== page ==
Inability to understand the roles of the leader of government business and the government chief whip could be the reason most ministers are perennially absent in Parliament during debates.
Explaining the possible cause for the absenteeism, government Chief Whip Ruth Nankabirwa said: “Some of them (ministers) think that both the leader of government business and the government Chief Whip are enough to handle any business.”
On Tuesday, members of Parliament complained about the increasing absenteeism of ministers in the House, a behavior that bogs down government business. Absenteeism of ministers is not peculiar to the 10th Parliament. In the last Parliament, speakers had to adjourn sittings on more than two occasions in order to have the ministers in the House.
Without ministers, it becomes hard for plenary to be conducted because then, there will be no one to respond to members’ concerns.
As she adjourned the House again due to lack of business from government on Wednesday, Speaker Rebecca Kadaga threatened to name and shame the ministers who have dodged Parliament since the year started.
Parliament has in the last three weeks registered a low turn-up of ministers, including the Prime Minister, to the extent that the mandatory Prime Minister’s Question Time scheduled for Wednesdays has had to be skipped on two occasions.
The absence of even the ministers’ head prefect has seen the government Chief Whip play de facto leader of government business, even when Deputy Prime Minister Moses Ali is around.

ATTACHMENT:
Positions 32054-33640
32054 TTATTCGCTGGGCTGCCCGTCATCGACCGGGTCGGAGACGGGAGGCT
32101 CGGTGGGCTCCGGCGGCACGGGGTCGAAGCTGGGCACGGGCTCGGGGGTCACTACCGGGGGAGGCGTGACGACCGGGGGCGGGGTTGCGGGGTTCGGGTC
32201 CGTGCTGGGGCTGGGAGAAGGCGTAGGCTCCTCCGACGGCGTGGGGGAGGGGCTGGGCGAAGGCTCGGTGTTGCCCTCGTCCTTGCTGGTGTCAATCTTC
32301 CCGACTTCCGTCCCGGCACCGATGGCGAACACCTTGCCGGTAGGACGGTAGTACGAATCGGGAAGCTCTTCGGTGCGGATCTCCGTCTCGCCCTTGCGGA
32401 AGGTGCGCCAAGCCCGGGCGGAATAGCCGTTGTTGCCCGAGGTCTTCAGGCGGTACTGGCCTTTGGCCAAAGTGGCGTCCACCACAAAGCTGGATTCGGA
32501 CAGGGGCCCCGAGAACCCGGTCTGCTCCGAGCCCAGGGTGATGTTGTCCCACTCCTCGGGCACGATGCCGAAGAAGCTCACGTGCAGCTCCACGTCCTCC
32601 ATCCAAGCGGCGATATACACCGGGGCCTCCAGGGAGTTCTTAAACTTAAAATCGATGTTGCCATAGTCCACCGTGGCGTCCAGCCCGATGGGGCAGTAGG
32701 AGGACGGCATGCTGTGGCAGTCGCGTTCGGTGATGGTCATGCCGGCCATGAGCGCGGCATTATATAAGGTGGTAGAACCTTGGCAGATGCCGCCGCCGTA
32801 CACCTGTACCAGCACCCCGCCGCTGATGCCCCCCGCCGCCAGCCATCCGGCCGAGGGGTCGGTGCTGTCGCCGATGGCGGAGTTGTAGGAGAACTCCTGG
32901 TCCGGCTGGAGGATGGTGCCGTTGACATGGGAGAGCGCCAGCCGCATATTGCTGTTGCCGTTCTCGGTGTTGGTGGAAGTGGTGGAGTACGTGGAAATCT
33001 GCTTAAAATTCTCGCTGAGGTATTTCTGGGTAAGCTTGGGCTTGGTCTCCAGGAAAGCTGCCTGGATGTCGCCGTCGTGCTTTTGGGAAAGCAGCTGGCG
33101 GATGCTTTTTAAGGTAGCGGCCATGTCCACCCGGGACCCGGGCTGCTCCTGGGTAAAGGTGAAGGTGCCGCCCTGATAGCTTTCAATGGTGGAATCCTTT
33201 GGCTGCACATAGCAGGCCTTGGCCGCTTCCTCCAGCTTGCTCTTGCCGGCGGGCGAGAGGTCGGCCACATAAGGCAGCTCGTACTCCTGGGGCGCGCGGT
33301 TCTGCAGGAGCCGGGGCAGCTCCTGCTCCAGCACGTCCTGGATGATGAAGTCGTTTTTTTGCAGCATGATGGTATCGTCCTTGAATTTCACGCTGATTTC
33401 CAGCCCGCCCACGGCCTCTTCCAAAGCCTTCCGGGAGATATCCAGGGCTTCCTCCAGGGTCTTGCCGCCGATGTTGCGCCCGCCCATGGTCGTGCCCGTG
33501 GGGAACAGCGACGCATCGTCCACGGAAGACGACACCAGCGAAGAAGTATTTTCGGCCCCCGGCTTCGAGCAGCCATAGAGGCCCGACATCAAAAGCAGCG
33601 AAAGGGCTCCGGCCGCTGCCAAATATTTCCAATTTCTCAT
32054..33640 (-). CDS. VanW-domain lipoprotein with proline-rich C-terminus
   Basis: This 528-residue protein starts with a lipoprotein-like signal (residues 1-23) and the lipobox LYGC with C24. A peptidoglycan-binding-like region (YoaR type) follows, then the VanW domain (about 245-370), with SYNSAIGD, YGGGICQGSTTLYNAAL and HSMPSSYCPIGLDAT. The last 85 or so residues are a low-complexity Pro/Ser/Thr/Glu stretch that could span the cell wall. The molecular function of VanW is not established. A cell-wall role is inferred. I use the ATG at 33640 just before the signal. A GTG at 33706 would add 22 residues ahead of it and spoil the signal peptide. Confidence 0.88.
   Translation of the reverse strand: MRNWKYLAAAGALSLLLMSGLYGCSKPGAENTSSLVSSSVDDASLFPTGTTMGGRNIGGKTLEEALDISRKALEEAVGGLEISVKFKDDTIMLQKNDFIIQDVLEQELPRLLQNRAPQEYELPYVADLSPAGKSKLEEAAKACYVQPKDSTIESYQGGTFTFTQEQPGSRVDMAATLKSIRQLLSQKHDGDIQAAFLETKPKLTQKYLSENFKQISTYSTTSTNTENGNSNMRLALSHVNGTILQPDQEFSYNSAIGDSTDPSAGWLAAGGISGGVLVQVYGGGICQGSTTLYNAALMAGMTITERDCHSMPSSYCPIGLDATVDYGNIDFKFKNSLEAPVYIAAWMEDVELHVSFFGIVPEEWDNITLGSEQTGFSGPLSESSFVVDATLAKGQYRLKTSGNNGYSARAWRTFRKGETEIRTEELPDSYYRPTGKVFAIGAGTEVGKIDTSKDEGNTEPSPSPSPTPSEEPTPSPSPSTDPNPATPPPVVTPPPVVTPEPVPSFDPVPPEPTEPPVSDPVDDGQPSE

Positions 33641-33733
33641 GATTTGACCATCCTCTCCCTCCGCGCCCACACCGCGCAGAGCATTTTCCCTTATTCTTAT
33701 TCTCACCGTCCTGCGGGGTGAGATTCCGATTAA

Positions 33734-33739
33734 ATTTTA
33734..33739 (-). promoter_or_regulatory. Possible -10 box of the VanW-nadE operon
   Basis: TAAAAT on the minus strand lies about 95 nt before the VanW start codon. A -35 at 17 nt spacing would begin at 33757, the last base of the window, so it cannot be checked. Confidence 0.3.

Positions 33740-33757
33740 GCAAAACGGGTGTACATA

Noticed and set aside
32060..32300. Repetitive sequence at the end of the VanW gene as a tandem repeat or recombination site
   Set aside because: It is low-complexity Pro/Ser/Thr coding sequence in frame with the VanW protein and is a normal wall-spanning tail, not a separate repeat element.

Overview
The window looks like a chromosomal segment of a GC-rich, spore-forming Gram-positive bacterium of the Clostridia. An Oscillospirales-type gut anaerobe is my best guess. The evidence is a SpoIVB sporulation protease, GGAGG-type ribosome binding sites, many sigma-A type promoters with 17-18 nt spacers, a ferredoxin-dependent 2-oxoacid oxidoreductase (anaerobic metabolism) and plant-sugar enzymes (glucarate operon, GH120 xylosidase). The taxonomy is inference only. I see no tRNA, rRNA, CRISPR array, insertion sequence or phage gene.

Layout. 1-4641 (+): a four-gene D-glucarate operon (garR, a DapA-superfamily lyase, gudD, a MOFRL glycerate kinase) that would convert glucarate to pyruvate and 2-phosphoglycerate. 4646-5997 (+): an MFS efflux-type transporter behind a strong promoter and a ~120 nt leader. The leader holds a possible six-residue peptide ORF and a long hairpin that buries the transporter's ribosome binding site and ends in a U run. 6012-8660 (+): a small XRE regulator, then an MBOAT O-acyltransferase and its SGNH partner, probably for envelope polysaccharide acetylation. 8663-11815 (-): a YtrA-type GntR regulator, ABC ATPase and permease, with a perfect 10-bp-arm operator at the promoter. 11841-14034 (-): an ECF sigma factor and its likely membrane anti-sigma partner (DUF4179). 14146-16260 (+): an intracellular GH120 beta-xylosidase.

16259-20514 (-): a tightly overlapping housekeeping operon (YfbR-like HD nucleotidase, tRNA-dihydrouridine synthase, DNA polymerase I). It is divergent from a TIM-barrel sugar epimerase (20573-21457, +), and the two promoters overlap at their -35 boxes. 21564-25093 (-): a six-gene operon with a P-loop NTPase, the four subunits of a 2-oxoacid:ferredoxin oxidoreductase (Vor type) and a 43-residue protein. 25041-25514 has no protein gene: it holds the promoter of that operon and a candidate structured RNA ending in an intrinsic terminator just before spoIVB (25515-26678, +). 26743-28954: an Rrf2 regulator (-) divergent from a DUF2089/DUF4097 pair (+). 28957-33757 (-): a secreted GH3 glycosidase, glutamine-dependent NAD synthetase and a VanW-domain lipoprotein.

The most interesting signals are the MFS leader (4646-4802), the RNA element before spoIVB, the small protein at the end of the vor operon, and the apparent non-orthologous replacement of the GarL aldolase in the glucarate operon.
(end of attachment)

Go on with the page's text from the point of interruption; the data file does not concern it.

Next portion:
“I am here and I am in charge. I am monitoring everyone. It is good that the chief whip is active as she is because it also gives me time to recuperate instead of responding to each and every question,” he said, while explaining Ms Nankabirwa’s extended role in the House.
MPs Funagroo Kaps Hassan (FDC, Obongi) and Atkins Katusabe (Bukonzo West) had on two occasions protested the Chief Whip’s role of playing leader of government business, arguing that it undermines the House procedure.
According to the House Rule of Procedure 14, a government chief whip is supposed to, among other things, ensure attendance and participation in proceedings and voting in Parliament of members of the ruling party.
In a text message to Daily Monitor, Ms Nankabirwa said ministers should ensure presence in the House albeit their busy schedule.
“It is true ministers are busy. They are always invited to officiate at various functions; they go for field visits to inspect. They also have ministry work in their ministries and also attend conferences abroad.
“But we agreed that they should delegate and also reserve the three afternoons in a week for Parliament. At least every ministry should be present in every sitting,” she said.
Asked if the ministers, albeit knowing that they have to be in Parliament thrice a week choose to dodge out of indignation, Ms Nankabirwa said “Not at all. The ministers know the power of Parliament which lies in its functions- passing their Bills and budgets,” she said.